The Carnegie Mellon Career Peer Mentor logo. The logo is a read circle with the phrase "CPM career peer mentor" in white.
CMU Career Peer Mentor logo

Within the CPM residence hall mentor roles, we spent a lot of time building relationships with Residence Life and working with RA liaisons, attending extra hall events, adjusting our schedule for theirs, and making sure to update Housefellows/Resident Directors on our progress mid-semester. Even with these adjustments, we sometimes encountered negative feedback regarding the presence of CPMs in first-year halls from ResLife staff. Once, a staff member told my supervisor that our presence in the halls may cause students stress, pressuring them to have an internship by the second semester. I have come to understand her statement as both a misunderstanding of our role and the purpose of the program as well as a denial of the pressures students inherently face when attending a prestigious and expensive school well-known for the stress students undertake. We have found that peers offering career advice and addressing the professional needs of students literally where they are allows them to feel more comfortable in the process. Additionally, though we have specific workshop topics, all mentors worked with students where they were at, and addressed the needs they had at the time, preparing them to think about these topics before they got to their senior year and didn’t know what to do.

The image of a mission statement on sticky notes next to two markers. The sticky notes read "We strive to be active professional developmetn mentors connecting CPDC and the CMU community with a special focus on early caeer exploration."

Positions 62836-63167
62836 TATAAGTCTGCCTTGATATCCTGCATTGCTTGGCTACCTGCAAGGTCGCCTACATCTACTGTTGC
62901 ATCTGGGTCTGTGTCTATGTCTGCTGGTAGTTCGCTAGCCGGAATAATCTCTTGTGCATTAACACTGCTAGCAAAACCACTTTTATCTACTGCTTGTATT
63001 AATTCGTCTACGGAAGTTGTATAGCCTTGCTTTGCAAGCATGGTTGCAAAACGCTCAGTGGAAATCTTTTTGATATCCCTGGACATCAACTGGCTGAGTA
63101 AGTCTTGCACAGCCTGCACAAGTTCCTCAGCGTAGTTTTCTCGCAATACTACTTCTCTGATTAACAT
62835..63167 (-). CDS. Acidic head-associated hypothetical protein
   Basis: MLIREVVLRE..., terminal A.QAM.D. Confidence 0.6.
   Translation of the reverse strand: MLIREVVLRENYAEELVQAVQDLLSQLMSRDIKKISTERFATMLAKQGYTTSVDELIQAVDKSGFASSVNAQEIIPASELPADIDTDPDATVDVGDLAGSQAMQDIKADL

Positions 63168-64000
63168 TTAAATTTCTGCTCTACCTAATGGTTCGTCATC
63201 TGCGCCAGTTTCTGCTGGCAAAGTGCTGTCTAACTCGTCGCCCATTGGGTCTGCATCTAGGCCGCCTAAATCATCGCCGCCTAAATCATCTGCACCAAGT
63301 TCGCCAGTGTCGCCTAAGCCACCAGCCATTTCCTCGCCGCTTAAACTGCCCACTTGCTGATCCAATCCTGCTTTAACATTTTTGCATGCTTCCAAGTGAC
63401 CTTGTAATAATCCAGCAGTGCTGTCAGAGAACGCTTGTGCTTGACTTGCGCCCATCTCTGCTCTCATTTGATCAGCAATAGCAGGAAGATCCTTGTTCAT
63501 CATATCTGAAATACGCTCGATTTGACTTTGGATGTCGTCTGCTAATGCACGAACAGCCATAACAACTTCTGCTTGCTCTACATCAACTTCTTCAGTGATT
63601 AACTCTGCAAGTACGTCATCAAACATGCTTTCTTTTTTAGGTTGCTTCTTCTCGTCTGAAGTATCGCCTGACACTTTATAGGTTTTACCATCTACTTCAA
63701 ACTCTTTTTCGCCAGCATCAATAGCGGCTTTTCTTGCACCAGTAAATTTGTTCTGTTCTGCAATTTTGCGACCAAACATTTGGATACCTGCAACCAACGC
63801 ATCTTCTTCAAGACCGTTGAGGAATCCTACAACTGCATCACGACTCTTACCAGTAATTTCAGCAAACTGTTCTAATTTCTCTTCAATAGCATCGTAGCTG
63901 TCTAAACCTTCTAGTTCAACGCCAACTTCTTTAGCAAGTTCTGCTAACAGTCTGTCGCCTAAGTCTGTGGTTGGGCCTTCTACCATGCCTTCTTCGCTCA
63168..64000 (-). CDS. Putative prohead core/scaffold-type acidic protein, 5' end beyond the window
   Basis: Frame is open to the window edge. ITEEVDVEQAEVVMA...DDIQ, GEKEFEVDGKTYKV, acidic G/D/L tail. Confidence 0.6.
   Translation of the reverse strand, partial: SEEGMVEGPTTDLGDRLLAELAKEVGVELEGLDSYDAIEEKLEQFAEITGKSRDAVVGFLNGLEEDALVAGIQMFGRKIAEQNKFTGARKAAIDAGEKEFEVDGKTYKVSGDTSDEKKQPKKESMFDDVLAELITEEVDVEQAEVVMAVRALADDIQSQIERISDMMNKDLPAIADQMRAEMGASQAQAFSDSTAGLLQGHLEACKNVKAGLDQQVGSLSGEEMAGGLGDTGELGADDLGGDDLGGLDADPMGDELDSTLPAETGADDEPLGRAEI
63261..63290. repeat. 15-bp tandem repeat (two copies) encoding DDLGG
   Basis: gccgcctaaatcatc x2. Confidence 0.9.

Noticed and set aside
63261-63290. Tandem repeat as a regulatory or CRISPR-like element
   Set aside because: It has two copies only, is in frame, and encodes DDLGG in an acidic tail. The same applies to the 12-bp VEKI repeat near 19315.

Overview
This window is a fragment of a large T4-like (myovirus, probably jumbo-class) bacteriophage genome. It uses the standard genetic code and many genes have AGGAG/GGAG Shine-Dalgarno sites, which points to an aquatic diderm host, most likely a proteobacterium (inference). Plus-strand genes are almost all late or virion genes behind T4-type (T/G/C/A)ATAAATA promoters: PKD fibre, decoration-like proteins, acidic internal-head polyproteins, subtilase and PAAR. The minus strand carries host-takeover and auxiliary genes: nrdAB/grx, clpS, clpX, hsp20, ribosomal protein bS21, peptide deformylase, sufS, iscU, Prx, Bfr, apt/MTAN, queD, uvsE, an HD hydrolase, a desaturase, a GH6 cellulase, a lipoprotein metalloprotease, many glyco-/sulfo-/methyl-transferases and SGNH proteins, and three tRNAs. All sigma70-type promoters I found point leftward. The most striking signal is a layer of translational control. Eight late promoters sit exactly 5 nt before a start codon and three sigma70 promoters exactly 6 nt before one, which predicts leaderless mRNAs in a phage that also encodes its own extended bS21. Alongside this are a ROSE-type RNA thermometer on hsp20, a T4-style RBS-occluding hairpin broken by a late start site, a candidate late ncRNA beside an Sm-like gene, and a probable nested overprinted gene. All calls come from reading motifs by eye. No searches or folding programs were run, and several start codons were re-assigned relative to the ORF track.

CPM Mission Statement, developed with the help of Carnegie Leadership Consultants

I believe it is important to defend what you love and more importantly, let others know why you do. I hope that as I’ve described a couple of the myths related to Career Services and what I’ve gained from the excellent Career Staff at CMU, that others who may feel like it’s not something they’d like to do may give career a second chance. Every day I think to and use the skills that I gained as a CPM as a Student Affairs Graduate Student and within my graduate assistantship in Diversity and Inclusion. When I think to my future internship and job applications, I look with excitement and proactivity rather than fear. I’d even venture to say that my time at the Career Center, changed me very personally, as CliftonStrengths (formerly known as StrengthsQuest) has determined my top strength as ‘Futuristic.’ This position changed me as a person, secured my self-image as a leader, and continues to prepare me for the challenges I anticipate I’ll face as a professional. I thank the Career Center for what they taught me and hope to bring peer mentor programs to other career offices once I graduate.

Does your campus host a Career Peer Mentor-like program? If it does, what benefits and drawbacks have you seen? If not, how do you think a program like this could be implemented?

Header photo by Ian Schneider on Unsplash 📸

Hello, World.

Hey y’all, it’s Sammie and I’d like to welcome you to my blog! I hope to use this space to reflect on my undergraduate and graduate experiences as I obtain my Master’s in Student Affairs in Higher Education and look to enter to field as a new professional. I have written a couple of pieces for NASPA – Student Affairs Administrators in Higher Education regarding professional development & social media in the Student Affairs field and they are posted in subsequent blogs. My interests include career education and LinkedIn use, civic engagement and service-learning, and moral development research. My current long-term goal is to become faculty in a higher ed program. Stay tuned and keep connected!

Header Photo by Pablo Gentile on Unsplash 📸